Olm

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Life in the undercurrent,

isn’t all it’s cracked up to be.

If I could still see,

I’d tell you all about it.

But I’m not complaining, believe me,

I get by.

No one bothers you down here,

unless they’re really asking for it.

Lazily,

though I prefer “efficiently,”

Sliding through nooks and crannies.

I spend my time,

sidewinding,

along dark-as-night,

limestone-lined,

walls to find,

fissures filled with my friends,

hopefully I’ll be the first to find food.

Life here is slow, simple,

beautiful in its brutality,

we’re up to our necks,

in fresh,

cold water,

and little else.

I wish I could tell you more,

or give you some clues,

but you can’t see what I do.

Lichen

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Complementary cooperation,

is part and parcel,

with survival

in this world.

There is space for you here

with me,

even if we look different from each other,

and come from separate 

walks of life.

In times of strife,

Keep me company,

And give me cover,

So I can give unto you,

The bounty the Sun provides,

With no expectation

Of reciprocation.

From our closeness,

Comes sacred symbiosis,

So that,

In sum,

We are more

Than one another.

Brood Parasites

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The tools of the trade:

Cryptic plumage,

Hawkish mannerisms,

And a steady supply,

Of child soldiers.

The cuckoo lies in wait,

Standing stealthily,

Avoiding strife,

With her victim’s eventual lapse,

She strikes.

Though they care not for their neighbors,

They do have a knack,

For finding babysitters,

Despite their reputation,

As impolite guests.

The screaming chick,

Sounds like the clutch,

Of hungry children,

It jettisoned.

On the other hand,

In the other hemisphere,

The cowbird makes little effort,

To make its egg inconspicuous,

Instead it relies on mob mentality.

The mom pays a visit,

To her nest of choice,

Which will be destroyed,

At the first sign of resistance,

To their alimony.

If there’s any acrimony,

It isn’t apparent,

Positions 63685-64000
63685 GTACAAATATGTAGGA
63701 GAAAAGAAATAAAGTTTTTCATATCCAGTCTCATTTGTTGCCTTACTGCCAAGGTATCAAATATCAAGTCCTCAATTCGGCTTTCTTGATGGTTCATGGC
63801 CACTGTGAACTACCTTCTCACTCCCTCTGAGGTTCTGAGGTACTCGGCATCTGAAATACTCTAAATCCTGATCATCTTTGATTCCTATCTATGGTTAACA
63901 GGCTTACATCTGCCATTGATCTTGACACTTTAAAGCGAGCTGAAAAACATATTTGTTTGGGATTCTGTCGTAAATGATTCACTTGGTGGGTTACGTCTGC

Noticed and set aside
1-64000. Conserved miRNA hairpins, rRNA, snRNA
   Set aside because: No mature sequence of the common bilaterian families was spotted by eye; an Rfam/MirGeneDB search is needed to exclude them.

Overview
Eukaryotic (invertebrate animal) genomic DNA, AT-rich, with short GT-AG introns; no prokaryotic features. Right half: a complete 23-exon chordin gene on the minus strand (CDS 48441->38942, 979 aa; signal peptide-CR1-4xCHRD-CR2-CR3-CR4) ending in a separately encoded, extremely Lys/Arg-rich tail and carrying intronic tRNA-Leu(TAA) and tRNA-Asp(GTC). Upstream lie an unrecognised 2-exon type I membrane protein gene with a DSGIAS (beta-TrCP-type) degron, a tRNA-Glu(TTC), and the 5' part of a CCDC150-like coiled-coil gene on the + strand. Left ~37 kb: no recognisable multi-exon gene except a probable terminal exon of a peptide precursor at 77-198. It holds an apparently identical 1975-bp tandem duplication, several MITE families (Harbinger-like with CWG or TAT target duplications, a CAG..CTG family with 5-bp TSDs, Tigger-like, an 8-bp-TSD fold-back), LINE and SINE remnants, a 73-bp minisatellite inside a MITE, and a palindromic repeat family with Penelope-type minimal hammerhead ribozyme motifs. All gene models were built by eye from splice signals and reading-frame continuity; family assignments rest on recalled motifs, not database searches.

As the often very different parent,

Raises the imposter.

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IMAGE CREDITS: 

https://www.rspb.org.uk/birds-and-wildlife/bird-and-wildlife-guides/bird-a-z/c/cuckoo/

http://jasonking.net/site/brown-headed-cowbird/

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Migration Patterns

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Seven mallard ducks flew in the familiar v-shaped formation they take when coming from or going to far-off places.

The land they cast shadows on grew more and more sparse the further they traversed.

“What a spring this has been,” the Second Lieutenant said with pride, he was sick that day.

The group was well-fed and riding high.

“I know,” piped the First Lieutenant enthusiastically, “I even got some french fries!”

At the apex of the V,  the Colonel glanced at the Lieutenant Colonel incredulously.

“Love those things,” said the Captain.

“Guys, watch yourself out here,” sounded the Lieutenant Colonel.

“Yeah, humans were handing out bread like it was going out of fashion,” said the omega male, no one acknowledged him.

The leader stayed silent.

“We had the park all to ourselves! It was a great spring,” said the Major

There was a whooshing sound, then a smack.

The captain looked behind him, shed contour feathers twirled in the vortex of displaced air.

“Well,” the Colonel said, “seems like our idle chit-chat got our Second Lieutenant eaten by a peregrine falcon,” he said in monotone, “let’s try to keep our mouths shut for a little while, huh?”

Adenosine Triphosphate

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In trying times,

Deep down inside,

You will find,

You are strengthened by division.

To rouse the energy,

To walk to the kitchen,

You must burn some molecular bridges.

Not to worry,

It will not be painful,

The connections themselves,

Are unstable.

Throw the planks,

Into the churning,

Eternally burning,

Internal furnace.

Now you can take action,

Or perform mundane tasks,

Whichever comes first.